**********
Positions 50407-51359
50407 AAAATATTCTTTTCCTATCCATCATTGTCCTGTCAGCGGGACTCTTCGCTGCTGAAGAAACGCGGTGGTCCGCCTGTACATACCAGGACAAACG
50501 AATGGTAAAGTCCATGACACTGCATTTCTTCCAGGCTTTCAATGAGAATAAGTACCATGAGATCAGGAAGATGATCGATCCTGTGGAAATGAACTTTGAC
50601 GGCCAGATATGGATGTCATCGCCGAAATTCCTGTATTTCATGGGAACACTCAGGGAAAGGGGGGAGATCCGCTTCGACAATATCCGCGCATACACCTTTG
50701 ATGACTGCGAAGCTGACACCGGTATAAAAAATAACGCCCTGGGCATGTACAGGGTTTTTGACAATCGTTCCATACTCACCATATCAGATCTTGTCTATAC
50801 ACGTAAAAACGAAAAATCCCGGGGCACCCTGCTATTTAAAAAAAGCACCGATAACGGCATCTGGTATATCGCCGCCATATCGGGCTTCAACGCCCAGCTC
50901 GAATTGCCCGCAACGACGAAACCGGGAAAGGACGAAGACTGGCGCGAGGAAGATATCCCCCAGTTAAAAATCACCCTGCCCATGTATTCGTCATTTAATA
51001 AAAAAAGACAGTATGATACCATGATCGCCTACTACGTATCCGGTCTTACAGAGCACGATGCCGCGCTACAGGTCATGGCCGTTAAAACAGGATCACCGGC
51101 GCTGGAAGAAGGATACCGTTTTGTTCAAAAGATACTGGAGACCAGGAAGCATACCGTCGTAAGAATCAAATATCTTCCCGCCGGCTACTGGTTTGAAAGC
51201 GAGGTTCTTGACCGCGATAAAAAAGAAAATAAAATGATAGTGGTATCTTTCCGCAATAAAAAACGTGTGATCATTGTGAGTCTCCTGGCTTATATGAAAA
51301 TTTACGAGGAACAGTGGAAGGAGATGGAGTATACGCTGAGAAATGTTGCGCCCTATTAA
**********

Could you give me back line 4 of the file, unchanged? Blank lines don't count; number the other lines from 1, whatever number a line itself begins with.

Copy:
50601 GGCCAGATATGGATGTCATCGCCGAAATTCCTGTATTTCATGGGAACACTCAGGGAAAGGGGGGAGATCCGCTTCGACAATATCCGCGCATACACCTTTG